NATIONALLY-RECOGNIZED landscape architects and community leaders praise Denver for its parks and parkways. Beginning in 1893 with the appointment of Reinhard Schuetze as the city’s landscape architect, Denver committed to developing a park system that is now considered to be exemplary. From simple beginnings-the one-block Curtis Park-the Department of Parks and Recreation has grown to include formal parks, such as Civic Center Park, neighborhood parks and playgrounds, mountain parks, historic parkways, and trails like the 10-mile South Platte River Greenway.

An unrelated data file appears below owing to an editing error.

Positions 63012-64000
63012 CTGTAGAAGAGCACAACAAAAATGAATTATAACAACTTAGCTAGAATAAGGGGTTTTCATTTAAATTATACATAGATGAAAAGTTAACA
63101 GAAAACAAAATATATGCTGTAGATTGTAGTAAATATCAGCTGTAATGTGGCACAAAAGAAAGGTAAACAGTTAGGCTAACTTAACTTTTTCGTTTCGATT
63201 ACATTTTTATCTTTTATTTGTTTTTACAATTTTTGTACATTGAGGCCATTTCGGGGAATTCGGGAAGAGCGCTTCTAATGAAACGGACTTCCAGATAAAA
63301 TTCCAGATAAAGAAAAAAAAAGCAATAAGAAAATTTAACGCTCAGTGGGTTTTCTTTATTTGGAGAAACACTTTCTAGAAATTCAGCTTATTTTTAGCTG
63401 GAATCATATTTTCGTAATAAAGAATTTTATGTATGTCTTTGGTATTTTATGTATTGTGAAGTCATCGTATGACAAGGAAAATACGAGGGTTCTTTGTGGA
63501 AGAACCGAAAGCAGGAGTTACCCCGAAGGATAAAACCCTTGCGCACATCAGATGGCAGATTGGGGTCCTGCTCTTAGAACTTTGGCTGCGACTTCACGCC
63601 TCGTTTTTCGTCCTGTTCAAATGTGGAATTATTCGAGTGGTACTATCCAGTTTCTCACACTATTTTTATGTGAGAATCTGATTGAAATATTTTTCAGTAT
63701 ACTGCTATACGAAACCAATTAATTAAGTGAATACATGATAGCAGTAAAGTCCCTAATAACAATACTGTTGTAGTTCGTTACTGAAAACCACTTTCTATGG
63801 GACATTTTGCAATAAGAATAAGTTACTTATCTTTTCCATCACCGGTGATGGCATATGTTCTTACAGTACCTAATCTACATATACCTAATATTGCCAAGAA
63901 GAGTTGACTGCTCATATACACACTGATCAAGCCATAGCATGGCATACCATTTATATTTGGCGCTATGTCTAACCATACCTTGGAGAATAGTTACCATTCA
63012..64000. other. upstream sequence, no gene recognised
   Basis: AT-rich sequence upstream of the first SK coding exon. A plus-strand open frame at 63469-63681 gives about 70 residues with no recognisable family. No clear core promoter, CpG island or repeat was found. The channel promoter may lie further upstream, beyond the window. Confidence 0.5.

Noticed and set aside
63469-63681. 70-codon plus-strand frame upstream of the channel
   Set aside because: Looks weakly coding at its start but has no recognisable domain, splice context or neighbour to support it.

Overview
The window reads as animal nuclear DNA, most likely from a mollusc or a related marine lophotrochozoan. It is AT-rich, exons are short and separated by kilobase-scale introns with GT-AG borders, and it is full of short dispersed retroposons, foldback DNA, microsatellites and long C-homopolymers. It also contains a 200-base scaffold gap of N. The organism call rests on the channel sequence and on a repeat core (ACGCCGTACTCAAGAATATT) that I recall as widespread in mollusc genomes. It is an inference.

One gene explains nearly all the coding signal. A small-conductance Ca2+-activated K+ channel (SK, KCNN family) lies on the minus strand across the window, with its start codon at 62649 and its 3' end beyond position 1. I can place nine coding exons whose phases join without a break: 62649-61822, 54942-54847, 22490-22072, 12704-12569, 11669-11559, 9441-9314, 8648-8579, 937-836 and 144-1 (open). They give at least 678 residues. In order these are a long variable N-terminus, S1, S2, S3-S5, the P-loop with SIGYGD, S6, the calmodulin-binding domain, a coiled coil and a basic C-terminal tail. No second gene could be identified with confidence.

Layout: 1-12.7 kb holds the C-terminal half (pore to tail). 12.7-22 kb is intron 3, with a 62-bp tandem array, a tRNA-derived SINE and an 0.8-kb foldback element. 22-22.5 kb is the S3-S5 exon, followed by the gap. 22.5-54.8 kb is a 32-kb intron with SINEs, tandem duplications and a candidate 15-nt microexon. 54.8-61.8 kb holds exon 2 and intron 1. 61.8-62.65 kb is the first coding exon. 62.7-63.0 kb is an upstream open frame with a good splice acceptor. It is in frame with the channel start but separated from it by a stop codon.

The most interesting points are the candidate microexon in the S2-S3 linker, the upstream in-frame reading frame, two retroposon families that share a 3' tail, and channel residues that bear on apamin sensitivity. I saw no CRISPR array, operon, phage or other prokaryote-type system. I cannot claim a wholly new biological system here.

The Denver Public Library has collected materials that document the growth of Denver’s park system, including landscape drawings, reports, correspondence, surveys, architectural plans for parks structures, greenhouse records, ledgers, photographs and maps. These materials, drawn largely from the Department of Parks and Recreation include over 15,000 items, making it one of the largest collections in the Western History/Genealogy Department. Covering the years 1862 to 2001, the archives has a finding aid to assist researchers in locating the specific park and item they need.
Intro | Development |
Western History / Genealogy Department
Denver Public Library